Robert Frost

The Frost Place

In 1915, Robert Frost and moved his family to Franconia, New Hampshire, where he wrote many of his best-known works in the farmhouse overlooking Mt. Lafayette. That house is now the Frost Place, and is open as a non-profit museum and poetry center. Visitors can tour Frost’s home and walk nature trails, as well as attend conferences and seminars hosted by the Frost Place. Ruth Harlow, a retired elementary school teacher, used Frost’s poems with her students.

Governor Maggie Hassan and the New Hampshire Writers' Project announced the four inaugural inductees to the New Hampshire Literary Hall of Fame Wednesday. The Hall of Fame will be housed as a permanent exhibit and artifact collection at SNHU's Learning Library on the school's Hooksett campus.

Writers' Project Board President Rob Greene and SNHU's Dean of the Shapiro Library, Kathryn Growney, stopped by NHPR's studio to talk about the inductees and the New Hampshire Literary Hall of Fame.

It's Robert Frost's birthday!

Born in 1874, Frost was the first U.S. Poet Laureate with connections to the Granite State though he was followed by Maxine Kumin, Donald Hall and Charles Simic,who all reinforced the Granite State's literary reputation.

Sean Hurley

When poet Robert Frost returned to New Hampshire from England in 1915 he moved his family into a small farmhouse in Franconia.  Since 1976, when the town of Franconia purchased the property, The Frost Place has provided a glimpse at the poet's life from a hundred years ago.  His old chair sits near his old desk near his old wallpaper.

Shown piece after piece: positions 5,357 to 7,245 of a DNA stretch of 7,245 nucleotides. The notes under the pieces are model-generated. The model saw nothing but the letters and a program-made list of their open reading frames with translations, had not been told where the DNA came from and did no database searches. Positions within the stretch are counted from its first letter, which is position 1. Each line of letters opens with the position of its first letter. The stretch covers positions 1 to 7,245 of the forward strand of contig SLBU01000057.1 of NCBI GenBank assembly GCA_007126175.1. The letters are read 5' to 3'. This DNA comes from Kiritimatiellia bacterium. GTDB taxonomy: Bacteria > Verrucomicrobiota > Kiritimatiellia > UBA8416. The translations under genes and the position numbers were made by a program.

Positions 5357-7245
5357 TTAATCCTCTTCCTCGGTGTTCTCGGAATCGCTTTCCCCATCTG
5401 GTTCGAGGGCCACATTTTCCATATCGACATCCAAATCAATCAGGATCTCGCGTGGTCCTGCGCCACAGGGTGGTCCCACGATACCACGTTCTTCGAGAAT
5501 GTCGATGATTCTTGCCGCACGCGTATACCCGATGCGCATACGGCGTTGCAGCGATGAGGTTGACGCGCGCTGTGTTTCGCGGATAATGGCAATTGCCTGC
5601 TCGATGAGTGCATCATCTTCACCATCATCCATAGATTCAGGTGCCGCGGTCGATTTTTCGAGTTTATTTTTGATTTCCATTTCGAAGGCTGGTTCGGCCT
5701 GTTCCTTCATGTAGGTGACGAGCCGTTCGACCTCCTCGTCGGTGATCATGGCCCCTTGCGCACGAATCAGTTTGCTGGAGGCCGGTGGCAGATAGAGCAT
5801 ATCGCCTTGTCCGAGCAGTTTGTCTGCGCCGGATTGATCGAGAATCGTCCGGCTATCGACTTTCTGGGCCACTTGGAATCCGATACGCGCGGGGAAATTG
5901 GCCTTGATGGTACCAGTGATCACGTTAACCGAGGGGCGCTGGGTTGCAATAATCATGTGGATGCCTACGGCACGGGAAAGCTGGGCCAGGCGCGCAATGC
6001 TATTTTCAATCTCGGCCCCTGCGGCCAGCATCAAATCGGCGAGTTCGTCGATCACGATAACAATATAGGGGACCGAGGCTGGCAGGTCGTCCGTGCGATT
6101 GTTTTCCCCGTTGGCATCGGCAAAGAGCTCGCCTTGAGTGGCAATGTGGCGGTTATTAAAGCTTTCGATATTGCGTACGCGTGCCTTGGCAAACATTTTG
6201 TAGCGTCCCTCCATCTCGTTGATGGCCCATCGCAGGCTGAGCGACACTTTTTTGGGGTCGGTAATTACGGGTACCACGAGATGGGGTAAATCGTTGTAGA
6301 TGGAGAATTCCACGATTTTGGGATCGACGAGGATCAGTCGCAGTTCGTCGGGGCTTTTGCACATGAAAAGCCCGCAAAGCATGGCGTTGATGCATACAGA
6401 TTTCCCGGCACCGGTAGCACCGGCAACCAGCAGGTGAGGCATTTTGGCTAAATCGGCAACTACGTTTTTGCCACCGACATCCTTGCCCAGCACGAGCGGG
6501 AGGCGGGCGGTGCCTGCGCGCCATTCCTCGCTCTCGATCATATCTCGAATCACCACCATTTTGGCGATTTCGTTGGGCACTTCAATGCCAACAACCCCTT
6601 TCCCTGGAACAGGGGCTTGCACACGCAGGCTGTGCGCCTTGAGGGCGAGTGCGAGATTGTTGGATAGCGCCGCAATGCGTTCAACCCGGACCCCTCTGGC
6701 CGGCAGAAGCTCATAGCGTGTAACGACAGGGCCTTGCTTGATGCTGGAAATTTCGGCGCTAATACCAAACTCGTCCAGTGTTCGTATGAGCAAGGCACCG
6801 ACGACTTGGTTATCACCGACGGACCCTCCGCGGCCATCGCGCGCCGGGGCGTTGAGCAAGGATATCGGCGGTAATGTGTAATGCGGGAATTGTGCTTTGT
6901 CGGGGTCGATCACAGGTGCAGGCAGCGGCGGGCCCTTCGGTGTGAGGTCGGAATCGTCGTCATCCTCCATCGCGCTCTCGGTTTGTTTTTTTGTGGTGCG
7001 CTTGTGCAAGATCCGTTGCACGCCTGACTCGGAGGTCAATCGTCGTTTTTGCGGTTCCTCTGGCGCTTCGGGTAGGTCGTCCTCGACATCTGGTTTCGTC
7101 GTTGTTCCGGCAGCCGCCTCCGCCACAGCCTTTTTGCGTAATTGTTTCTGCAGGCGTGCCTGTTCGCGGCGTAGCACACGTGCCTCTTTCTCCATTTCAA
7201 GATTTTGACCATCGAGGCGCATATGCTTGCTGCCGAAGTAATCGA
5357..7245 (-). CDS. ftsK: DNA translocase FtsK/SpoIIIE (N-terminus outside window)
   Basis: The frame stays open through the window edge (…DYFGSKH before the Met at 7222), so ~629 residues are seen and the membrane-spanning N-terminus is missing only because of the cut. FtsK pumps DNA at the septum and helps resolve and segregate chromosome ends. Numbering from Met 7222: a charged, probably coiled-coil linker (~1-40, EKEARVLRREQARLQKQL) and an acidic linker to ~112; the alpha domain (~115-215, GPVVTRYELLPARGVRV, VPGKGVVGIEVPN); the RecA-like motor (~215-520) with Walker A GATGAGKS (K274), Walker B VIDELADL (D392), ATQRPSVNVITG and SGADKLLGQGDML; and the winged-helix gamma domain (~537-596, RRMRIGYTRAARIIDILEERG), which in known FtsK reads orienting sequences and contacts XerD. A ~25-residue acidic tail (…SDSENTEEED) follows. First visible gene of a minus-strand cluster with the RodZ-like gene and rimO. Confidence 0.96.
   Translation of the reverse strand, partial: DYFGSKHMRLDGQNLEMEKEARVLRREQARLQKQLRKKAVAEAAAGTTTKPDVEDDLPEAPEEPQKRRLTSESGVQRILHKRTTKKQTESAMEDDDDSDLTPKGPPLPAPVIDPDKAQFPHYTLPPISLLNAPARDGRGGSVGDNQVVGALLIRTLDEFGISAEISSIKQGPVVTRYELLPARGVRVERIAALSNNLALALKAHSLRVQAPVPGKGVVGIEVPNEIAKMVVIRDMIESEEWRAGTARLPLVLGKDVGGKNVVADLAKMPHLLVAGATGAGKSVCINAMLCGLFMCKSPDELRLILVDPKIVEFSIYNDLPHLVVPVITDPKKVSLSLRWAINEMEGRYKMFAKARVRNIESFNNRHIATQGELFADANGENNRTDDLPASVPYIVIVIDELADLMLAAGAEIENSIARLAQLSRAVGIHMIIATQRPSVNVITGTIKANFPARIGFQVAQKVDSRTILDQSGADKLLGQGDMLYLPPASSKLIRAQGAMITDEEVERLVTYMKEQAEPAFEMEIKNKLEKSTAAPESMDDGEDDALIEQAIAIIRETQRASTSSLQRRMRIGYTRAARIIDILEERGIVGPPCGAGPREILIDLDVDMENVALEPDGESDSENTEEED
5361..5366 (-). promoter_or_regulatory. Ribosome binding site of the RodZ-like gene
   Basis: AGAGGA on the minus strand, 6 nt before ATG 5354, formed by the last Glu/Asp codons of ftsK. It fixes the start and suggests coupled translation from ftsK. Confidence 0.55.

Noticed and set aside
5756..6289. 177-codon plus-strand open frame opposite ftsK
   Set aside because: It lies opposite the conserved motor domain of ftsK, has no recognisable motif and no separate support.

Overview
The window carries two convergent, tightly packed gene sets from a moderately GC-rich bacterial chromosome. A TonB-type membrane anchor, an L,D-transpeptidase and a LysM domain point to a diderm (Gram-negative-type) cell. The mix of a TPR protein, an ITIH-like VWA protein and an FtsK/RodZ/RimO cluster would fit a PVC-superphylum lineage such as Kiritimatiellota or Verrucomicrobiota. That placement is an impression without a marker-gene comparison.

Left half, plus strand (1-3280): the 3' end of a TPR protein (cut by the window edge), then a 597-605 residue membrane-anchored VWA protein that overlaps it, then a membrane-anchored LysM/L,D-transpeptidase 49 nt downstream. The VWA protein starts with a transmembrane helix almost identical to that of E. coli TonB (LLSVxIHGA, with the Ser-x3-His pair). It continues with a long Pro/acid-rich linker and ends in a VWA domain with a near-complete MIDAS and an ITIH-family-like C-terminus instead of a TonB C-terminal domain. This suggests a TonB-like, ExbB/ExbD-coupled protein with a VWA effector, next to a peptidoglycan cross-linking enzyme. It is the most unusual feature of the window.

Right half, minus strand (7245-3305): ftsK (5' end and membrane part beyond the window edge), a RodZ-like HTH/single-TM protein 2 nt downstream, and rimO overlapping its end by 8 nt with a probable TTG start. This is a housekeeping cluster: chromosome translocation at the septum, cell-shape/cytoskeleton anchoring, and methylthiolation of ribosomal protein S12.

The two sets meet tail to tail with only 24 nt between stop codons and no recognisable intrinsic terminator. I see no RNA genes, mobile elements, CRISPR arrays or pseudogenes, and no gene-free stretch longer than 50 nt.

Frost Place Director Maudelle Driskell says volunteer Dee Macoun was emptying the contents of a small closet during a routine clean up when she noticed something unusual about the large slab of wood supporting a shelf. 

Sam T via flickr Creative Commons

Robert Frost recited "The Gift Outright" at John F. Kennedy's swearing in in 1961 and became the first ever Inaugural Poet.  Since then,  there have been only 4 others asked to honor the occasion with a poem.  With “One Today” Richard Blanco (pronounced Blonko) became the first immigrant, the first Latino, the first openly gay person - as well as the youngest - to write a poem for the transfer of power.  Fitting then that Blanco should be invited to read at Frost Farm in Derry, home of the nation’s first Inaugural Poet.

Robert Frost
Leslie Jones / Boston Public Library, Leslie Jones Collection

For more than 30 years, Robert Frost’s old home in Franconia has celebrated the poet on the first Sunday of July.  The Frost Place’s Executive Director Maudelle Driskell says the annual event draws a variety of visitors.

“And it’s everybody from people, just [from] the local area--they want to come out and listen to the readings and see the Frost Place--to people that specifically come up to hear readings on Frost Day, and tourists that are traveling through," Driskell says.  "This year, we hope that we’ll have more families.”

courtesy Dartmouth College

Some Christmas traditions – like trees, and ornaments and carols – seem to be as popular as ever. Others, like the annual Christmas card, aren’t faring quite as well. Last week a columnist for TIME Magazine asked whether Christmas cards are obsolete in the social media era.

The stark beauty of New Hampshire's November

Robert Frost's poem My November Guest begins:

My Sorrow, when she's here with me,

            Thinks these dark days of autumn rain

Are beautiful as days can be;

She loves the bare, the withered tree;

            She walks the sodden pasture lane.